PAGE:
Basic information

Worldwide, there are approximately 1,450 different species of bats, inhabiting every continent and region except the arctic circles and deserts such as the Sahara and Mojave. Bats comprise nearly 25% of all mammal species on Earth today.

Of the 1,450 bat species, approximately 70% are insect eaters, 29% are fruit and nectar eaters, and 1% are carnivores (including vampire bats). In the 50 United States, we find 45 species of insectivorous bats, and 34 of those species are found in Texas. In North Central Texas (Dallas/Ft. Worth), seven of those species are commonly found. There are no fruit bats or vampire bats in this country.

Diet: Omnivores; Insects, Frogs, Lizards, Nectar, Fruit

The most common bat species in the Dallas/Ft. Worth area are the Eastern Red Bat, Evening Bat, Tri-Colored Bat, Mexican Free-Tail Bat, Hoary Bat, Seminole Bat, and the Silver-Haired Bat.

Mating Season: Varies by species

Bats are the slowest reproducing mammals of their size, with most species typically having one or two babies (pups) once per year. Depending on the species, life expectancies range from an average of six years to nearly 20 years. Pups are typically born in late May through mid-July, although we occasionally see pups as early as late April.

If you find an injured and/ or baby wildlife do not handle the animal. Contact your local Animal Control, Texas Parks & Wildlife, or BatWorld.Org.

Three Fun Facts About Bats

  • Bats are not flying mice. Bats are not even remotely related to rodents. Bats are such unique animals that scientists have placed them in a group all their own, called ‘Chiroptera’, which means hand-wing. 
  • Bats don’t “carry’” rabies,  however, they are capable of catching the disease just like any other mammal. 
  • Bat populations in rapid decline, and White Nose Syndrome is threatening them even further. Half the bats in the US are listed as rare, threatened or endangered. 

Encountered a Bat?

A bat that is found indoors is most likely to be a crevice-dwelling species. Although the fur color of crevice-dwelling bats varies, it is usually a shade of gray or brown. These bats are often lost youngsters or migrating bats. Oftentimes they will find their way out through an open window or door. If a bat is flying in a room you can help it find its way out through an open door by turning off the lights inside the room and shining a flashlight beam out the open door. Make sure doors to other rooms are closed off first and the only door open leads to the outside. If this is not an option, contact your local Animal Control or a local wildlife rehabilitator for assistance.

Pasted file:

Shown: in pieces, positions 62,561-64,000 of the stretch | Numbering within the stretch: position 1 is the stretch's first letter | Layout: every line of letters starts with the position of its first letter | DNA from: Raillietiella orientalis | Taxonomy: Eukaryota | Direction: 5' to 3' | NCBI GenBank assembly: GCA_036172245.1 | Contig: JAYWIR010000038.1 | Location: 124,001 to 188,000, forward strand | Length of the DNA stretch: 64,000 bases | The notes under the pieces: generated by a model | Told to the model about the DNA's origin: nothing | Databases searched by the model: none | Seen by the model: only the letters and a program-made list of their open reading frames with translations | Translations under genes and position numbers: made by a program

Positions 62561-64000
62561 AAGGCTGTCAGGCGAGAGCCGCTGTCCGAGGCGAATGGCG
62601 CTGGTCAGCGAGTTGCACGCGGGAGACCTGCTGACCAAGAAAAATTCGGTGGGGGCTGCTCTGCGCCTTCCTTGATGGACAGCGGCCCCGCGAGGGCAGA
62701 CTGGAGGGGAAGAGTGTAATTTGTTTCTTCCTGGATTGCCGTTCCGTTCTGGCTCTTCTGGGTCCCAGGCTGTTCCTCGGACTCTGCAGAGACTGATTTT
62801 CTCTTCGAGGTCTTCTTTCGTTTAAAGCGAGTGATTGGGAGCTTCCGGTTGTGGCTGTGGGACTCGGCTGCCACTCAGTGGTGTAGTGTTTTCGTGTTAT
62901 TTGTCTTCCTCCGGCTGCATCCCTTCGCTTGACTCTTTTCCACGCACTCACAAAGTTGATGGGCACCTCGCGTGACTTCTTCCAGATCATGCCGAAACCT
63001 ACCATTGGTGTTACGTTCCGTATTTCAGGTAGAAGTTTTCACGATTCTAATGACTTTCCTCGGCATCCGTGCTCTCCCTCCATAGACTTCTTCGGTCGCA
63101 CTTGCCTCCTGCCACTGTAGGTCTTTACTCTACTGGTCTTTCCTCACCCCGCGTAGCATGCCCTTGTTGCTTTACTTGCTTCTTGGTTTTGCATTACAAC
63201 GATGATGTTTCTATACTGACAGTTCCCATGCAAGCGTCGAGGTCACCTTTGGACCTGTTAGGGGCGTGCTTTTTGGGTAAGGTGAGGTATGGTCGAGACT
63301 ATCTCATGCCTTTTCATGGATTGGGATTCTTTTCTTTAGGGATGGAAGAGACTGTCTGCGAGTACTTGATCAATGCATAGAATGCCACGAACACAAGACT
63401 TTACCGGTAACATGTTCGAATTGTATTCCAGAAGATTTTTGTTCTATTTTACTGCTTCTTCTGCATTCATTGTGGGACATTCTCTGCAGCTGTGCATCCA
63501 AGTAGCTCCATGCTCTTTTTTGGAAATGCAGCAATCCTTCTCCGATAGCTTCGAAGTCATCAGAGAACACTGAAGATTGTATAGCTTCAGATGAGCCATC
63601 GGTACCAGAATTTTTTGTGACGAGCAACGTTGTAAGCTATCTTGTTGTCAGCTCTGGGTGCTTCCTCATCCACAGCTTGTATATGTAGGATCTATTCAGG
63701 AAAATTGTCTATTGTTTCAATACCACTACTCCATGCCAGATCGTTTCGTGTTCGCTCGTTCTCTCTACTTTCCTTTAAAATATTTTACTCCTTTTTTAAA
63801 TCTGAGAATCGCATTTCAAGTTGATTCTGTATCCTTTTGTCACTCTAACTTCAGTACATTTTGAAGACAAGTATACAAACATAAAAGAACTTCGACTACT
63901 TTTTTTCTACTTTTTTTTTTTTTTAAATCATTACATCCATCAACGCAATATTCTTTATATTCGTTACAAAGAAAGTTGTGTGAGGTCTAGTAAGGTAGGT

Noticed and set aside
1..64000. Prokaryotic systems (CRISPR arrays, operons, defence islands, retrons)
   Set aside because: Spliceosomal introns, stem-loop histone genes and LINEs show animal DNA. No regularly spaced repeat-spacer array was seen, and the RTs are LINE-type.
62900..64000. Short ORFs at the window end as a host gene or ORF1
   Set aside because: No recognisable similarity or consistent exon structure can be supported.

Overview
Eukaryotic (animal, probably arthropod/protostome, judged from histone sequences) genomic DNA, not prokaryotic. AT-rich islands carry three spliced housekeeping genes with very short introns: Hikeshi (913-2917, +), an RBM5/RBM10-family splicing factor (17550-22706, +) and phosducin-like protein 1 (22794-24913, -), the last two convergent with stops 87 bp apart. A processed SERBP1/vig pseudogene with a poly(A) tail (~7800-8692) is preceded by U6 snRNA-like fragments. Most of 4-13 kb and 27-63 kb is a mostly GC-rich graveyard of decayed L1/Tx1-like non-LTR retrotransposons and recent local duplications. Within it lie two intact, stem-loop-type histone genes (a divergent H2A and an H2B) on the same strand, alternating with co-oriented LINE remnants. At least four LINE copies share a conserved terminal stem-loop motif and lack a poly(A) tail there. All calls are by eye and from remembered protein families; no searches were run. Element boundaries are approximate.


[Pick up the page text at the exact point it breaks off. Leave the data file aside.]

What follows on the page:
Local Wildlife Rescue Search

Do NOT handle the bat with bare hands and do not
attempt to rehabilitate the bat on your own. To do so could jeopardize your safety as well as the life of the bat.

How to keep bats out

Occasionally, a single bat or two will take up residence under the eave of a porch. These bats are in need of a short-term roost and do not wish to cause harm. If left alone, the bat(s) will more than likely leave on its own when the weather turns cooler. 

Repellent devices are not effective and may cause the opposite effect of attracting bats. Additionally, chemical toxicants (such as moth balls) should never be used to solve bat problems as it may cause poisoning. 

Bats in Building - Quick Help Sheet (Bat World)